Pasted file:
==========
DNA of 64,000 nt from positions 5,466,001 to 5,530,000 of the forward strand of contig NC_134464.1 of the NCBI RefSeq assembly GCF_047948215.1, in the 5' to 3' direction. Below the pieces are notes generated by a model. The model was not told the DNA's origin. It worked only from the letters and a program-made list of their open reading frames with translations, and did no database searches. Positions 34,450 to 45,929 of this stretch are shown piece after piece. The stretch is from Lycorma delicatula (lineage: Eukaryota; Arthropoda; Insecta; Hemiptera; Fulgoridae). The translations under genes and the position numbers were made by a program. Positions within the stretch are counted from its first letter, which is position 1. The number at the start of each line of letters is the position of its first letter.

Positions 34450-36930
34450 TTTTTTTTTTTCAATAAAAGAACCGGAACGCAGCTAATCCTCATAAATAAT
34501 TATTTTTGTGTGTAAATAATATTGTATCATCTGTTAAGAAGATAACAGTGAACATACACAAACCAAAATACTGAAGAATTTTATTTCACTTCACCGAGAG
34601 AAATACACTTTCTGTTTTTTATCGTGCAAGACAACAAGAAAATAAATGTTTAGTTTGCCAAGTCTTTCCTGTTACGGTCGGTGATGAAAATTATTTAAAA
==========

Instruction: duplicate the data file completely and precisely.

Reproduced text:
DNA of 64,000 nt from positions 5,466,001 to 5,530,000 of the forward strand of contig NC_134464.1 of the NCBI RefSeq assembly GCF_047948215.1, in the 5' to 3' direction. Below the pieces are notes generated by a model. The model was not told the DNA's origin. It worked only from the letters and a program-made list of their open reading frames with translations, and did no database searches. Positions 34,450 to 45,929 of this stretch are shown piece after piece. The stretch is from Lycorma delicatula (lineage: Eukaryota; Arthropoda; Insecta; Hemiptera; Fulgoridae). The translations under genes and the position numbers were made by a program. Positions within the stretch are counted from its first letter, which is position 1. The number at the start of each line of letters is the position of its first letter.

Positions 34450-36930
34450 TTTTTTTTTTTCAATAAAAGAACCGGAACGCAGCTAATCCTCATAAATAAT
34501 TATTTTTGTGTGTAAATAATATTGTATCATCTGTTAAGAAGATAACAGTGAACATACACAAACCAAAATACTGAAGAATTTTATTTCACTTCACCGAGAG
34601 AAATACACTTTCTGTTTTTTATCGTGCAAGACAACAAGAAAATAAATGTTTAGTTTGCCAAGTCTTTCCTGTTACGGTCGGTGATGAAAATTATTTAAAA